New speed limit law begins and drivers in England warned 'familiarise yourself'

A new speed limiter rule has been imposed on cars across the continent after a European Union directive. New cars will be fitted with automatic speed limiters after a new EU law was pushed through last weekend on Sunday July 7.

As part of the new rules new vehicles will need to have Intelligent Speed Assistance (ISA) systems fitted as standard as part of an EU safety regulation mandate. The new law does not affect cars in Great Britiain but will affect those in Northern Ireland.

The RAC said that although the mandate does not apply in Great Britian, it is very likely that most new cars will be affected, because manufacturers are unlikely to modify new vehicle designs for the market here in Britain.

READ MORE UK households who don't park cars in garages at home 'warned'

Road safety spokesperson Rod Dennis said: "While it’s not currently mandated that cars sold in the UK have to be fitted with Intelligent Speed Assistance systems, we’d be surprised if manufacturers deliberately excluded the feature from those they sell in the UK as it would add unnecessary cost to production."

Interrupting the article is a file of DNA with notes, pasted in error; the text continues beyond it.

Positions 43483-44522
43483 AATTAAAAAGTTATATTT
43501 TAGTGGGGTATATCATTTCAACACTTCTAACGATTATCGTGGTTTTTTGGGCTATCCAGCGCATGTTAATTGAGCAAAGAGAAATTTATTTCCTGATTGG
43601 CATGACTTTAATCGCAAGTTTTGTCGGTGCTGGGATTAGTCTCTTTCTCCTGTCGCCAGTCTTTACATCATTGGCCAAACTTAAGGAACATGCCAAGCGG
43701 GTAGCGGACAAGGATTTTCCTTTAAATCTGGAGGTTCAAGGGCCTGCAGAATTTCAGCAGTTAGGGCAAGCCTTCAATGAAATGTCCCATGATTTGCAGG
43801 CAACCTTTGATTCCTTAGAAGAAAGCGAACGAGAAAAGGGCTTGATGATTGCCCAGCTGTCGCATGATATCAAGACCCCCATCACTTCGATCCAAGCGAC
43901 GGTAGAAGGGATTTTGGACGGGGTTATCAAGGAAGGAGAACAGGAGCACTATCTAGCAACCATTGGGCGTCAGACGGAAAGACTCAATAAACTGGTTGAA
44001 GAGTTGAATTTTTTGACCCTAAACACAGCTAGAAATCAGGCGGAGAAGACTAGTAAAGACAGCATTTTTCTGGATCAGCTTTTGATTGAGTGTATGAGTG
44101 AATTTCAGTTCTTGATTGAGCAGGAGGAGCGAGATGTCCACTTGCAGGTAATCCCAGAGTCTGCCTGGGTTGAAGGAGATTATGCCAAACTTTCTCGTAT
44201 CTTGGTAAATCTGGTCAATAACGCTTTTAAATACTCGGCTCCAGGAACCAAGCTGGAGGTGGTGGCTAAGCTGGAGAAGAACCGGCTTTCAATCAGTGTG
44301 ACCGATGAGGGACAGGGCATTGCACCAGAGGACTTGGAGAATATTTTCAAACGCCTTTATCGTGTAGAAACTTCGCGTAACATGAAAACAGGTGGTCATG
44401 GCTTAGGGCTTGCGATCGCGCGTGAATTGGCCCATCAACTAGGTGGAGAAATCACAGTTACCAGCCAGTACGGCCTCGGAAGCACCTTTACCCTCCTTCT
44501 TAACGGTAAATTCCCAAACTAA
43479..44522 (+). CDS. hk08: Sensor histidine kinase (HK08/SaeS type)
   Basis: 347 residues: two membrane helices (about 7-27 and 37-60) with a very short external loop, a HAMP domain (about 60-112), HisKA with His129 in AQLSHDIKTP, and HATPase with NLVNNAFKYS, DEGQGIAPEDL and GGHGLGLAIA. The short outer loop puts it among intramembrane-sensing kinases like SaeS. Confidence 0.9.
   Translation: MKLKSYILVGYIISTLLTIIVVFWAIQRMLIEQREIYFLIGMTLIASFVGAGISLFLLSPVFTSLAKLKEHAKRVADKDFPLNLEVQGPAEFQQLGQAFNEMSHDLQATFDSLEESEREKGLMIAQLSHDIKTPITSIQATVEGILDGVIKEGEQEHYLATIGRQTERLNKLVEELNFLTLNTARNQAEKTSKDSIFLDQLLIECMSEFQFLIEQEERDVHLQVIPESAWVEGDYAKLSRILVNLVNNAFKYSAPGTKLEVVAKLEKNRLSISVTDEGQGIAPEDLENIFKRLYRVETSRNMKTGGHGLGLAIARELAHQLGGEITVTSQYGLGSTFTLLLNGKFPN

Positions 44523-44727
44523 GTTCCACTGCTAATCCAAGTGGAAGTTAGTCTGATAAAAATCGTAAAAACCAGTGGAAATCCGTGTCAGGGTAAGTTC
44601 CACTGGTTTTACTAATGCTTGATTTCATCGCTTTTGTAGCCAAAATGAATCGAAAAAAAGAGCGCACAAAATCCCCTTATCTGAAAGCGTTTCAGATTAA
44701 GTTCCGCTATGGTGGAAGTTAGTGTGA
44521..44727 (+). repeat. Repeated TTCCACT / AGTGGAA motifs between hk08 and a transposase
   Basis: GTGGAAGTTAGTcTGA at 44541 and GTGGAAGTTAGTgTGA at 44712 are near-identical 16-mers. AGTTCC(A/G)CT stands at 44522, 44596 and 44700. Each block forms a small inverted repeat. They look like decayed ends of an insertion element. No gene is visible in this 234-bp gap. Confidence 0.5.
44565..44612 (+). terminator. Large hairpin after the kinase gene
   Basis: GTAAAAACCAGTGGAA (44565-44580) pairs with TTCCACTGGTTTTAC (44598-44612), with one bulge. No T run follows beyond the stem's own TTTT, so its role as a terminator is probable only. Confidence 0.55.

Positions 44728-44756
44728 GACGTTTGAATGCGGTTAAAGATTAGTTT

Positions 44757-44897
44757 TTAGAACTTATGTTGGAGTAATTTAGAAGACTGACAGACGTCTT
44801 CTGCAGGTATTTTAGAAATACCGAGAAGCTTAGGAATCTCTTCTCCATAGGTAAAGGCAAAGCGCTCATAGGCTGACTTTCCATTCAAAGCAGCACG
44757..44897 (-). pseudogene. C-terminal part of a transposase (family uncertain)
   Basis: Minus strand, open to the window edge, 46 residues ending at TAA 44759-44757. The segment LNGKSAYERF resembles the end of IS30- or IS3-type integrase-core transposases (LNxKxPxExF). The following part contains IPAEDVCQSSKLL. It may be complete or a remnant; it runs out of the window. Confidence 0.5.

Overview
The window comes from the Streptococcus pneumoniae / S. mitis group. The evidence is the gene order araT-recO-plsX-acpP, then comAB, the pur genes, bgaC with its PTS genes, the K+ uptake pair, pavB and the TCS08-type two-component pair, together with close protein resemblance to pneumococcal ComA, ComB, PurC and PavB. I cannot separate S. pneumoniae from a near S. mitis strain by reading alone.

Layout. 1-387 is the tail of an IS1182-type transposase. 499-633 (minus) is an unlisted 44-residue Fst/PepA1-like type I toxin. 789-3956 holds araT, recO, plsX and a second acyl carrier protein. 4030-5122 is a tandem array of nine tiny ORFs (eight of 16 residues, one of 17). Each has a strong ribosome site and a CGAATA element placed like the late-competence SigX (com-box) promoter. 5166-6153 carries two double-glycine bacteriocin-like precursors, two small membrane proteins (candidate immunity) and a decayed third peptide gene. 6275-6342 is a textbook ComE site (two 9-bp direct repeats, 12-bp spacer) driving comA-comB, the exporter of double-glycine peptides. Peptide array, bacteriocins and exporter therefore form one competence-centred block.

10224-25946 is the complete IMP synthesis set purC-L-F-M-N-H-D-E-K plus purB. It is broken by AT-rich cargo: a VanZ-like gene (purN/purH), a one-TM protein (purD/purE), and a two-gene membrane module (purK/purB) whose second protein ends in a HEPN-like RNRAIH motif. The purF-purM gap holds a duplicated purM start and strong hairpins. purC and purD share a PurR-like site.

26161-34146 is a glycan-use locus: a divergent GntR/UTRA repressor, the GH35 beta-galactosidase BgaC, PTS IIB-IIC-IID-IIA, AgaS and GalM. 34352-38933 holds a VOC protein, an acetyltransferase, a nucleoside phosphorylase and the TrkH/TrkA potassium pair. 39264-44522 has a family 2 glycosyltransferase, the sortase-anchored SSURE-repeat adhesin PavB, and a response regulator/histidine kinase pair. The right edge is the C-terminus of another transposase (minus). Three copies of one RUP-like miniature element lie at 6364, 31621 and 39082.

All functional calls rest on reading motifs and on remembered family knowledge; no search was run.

ISA uses a combination of GPS tracking data, satellite navigation, and information on speed limits of that roads that the vehicle is currently on. If the driver is travelling over the speed limit, the system can reduce engine power until the speed drops to the limit.

While previous regulations allowed drivers to turn the speed limiter off, ISA will be enabled when the engine is switch back on, meaning that it cannot be permanently disabled in new cars. Mr Dennis added: "Anyone getting a new vehicle would be well advised to familiarise themselves with ISA and how it works. In practice, if a driver exceeds the speed limit, an audible warning is sounded and then the car’s speed is automatically reduced."

A spokesperson for the Department for Transport said: "The Intelligent Speed Assistance laws coming into effect in July apply to the EU and Northern Ireland only, not Great Britain. We are constantly carrying out research into how transport users across all modes can benefit from the latest technology, ensuring journeys are safe, reliable, and cut emissions."